The Hispanic Technology & Community Center of Greater Flint (HTCC) is a community service and educational agency established with the purpose of securing equal opportunities for Hispanics and other minority individuals, as well as the local community. Asa Zuccaro has been the director of HTCC since March 2018. The bi-lingual director was born and raised on Flint’s eastside and is very aware of the problems faced by the Latino community. He brings with him a lot of enthusiasm and excitement about the future. “There is no other position I would ever want to have,” he says.
The nonprofit organization has just one paid position, a part-time director and an all-volunteer staff. “We serve two communities, the Latino community and the eastside community,” Zucarro explains, “I grew up on the eastside and I am Latino. I’m serving my community on both sides. The eastside of Flint has the largest Latino population in the area.”
There are three areas in HTCC: a classroom, technology center and a general-purpose area. In the technology room, community members have free access to computers and the internet, computer training, and help with creating resumes. Currently, there are about 120 people per month using the computer lab. “We hope to increase that number,” Zucarro says, adding that the Center is hoping to offer a class on Google Docs and Google Drive in the near future. HTCC also teaches workforce skills through a partnership.
HTCC offers a variety of other services. A food pantry was created as a direct response to the water crisis, when a grocery store in the area was shut down, Zuccaro explains. “There was a lack of fresh produce. We have lots of veggies, fruit, canned goods, milk, eggs and bread for those in need.”
“We focus heavily on creating programs that make an impact.”
Asa Zuccaro, Director of HTCC
According to Zuccaro, all of the programs and activities at HTCC focus on a healthy community and they address it using five social determinates: economic stability, neighborhood stability (making sure the community is safe and free of blight), education (literacy, language) food (access to healthy options), community and social context, and the health care system. “All of these factors determine one’s overall health,” he explains. “We focus heavily on creating programs that make an impact.” To address keeping the community clean and safe, volunteers at the Center maintain and do the upkeep on 25 vacant lots.
New this year at HTCC is the Latino Leadership Academy, which is designed to introduce leadership skills to youth due to an aging Latino population. During the eight-week program, students had to define their community – what it means and what it looks like – and then determine any issues. “They came up with three different issues,” says the director, “and they blew me away with their responses.” The leadership students were then given $1,000 to complete a service project that would address the issues they had identified. “They created a little park, with a circle bench and raised garden beds, right next to the bus stop by the Center. Their plan was to plant produce specific to the Latino community, such as cilantro and peppers, but it was too late in the growing season,” Zuccaro explains.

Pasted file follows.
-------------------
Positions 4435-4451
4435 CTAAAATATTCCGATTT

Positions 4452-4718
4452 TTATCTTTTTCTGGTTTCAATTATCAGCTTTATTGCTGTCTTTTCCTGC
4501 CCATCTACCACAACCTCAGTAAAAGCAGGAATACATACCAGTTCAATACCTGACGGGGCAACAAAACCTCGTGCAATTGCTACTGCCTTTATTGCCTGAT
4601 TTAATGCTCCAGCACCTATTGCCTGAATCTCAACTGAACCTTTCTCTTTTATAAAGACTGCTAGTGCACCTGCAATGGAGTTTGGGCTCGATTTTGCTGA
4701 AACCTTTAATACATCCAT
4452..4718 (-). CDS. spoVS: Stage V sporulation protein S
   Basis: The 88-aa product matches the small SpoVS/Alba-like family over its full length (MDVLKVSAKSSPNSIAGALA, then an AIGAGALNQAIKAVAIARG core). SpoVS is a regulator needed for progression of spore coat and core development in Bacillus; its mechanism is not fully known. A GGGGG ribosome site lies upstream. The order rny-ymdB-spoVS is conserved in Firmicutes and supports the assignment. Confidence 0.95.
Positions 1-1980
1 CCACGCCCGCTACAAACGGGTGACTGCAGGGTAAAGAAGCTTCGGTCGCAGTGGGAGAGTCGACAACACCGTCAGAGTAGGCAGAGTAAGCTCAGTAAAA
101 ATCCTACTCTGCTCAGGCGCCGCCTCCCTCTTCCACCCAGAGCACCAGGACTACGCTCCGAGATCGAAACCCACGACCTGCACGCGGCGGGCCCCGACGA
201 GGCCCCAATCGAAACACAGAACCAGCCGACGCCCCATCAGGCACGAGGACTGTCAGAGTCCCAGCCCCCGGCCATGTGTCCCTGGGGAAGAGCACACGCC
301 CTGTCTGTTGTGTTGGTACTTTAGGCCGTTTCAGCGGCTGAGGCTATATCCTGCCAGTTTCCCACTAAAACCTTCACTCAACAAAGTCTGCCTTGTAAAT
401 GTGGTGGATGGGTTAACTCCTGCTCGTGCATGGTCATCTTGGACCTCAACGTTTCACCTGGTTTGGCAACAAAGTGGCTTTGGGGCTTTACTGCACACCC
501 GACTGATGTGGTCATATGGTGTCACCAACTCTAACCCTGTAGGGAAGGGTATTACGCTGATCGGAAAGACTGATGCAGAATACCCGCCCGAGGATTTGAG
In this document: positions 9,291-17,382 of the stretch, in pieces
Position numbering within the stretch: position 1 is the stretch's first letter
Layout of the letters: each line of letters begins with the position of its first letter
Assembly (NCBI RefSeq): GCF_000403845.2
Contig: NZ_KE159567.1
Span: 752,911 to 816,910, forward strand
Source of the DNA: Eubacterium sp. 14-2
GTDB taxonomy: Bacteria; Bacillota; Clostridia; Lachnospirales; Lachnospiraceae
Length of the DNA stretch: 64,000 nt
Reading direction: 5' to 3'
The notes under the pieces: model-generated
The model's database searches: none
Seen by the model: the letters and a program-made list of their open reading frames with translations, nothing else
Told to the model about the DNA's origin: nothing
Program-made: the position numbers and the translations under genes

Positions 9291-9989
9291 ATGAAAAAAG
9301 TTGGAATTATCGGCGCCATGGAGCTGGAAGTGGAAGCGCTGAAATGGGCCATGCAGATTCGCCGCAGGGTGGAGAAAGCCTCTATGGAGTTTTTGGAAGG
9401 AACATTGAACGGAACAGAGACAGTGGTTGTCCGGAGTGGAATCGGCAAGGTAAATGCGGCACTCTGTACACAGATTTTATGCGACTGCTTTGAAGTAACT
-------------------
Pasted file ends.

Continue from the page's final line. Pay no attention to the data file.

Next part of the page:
Another educational program offered at HTCC is Descubriendo Cultura, which teaches youth about the Spanish language using exposure to Latino music, dance, art, and literature. “It was designed to fill the huge void in education about the Latino culture,” says Zuccaro. The eight students who participated performed a public play after completing the program. Each of the children introduced themselves in Spanish and then performed a dance traditional to Venezuela. “It was so good. It was standing room only!” Zuccaro exclaims. One of the parents told Zuccaro after the performance, ’this is the first time it felt like I was back home.’ “It almost made me cry,” Zuccaro remarks.
The HTCC also offers programs for adults such as a Spanish Immersion Course, (Spanish language and culture), SSL (Spanish as a second language) and ESL (English as a second language) program, to name a few. There is also an educational program entitled Spanish Second Level, to address the lack of Spanish speaking professionals who provide services to the Latino community.
The HTCC is run by a 15-member Board of Directors. “We are definitely committed to seeing a healthy local community,” says Zuccaro, “and a healthy Latino community.”
History of the Hispanic Technology & Community Center
This non-profit organization was formed in 2002 through a partnership between Mott Community College and the American GI Forum (AGIF). The AGIF was established in 1948 by WWII veteran, Dr. Hector Perez Garcia, and is the oldest Hispanic non-profit organization in the country. The Flint chapter of the AGIF was founded in 1968 by Ben Mata and eight other veterans. The mission of this chapter was to champion and advance the education and training of Hispanics and other citizens of the metropolitan area of Flint, so that the democratic ideals of equality and justice-for-all are ensured. The American GI Forum of Flint is an independent 501(c)(3). The original purpose of the AGIF of Flint was to raise funds for educational scholarships and to help students access higher education. Since 1988, over 50 students have received over $40,000 in scholarships. The HTCC of Greater Flint is located on the East side of Flint at 2101 Lewis St. The building was donated by Citizens Bank and was rehabilitated with grant dollars procured by MCC.
Photography by Jennifer Hodney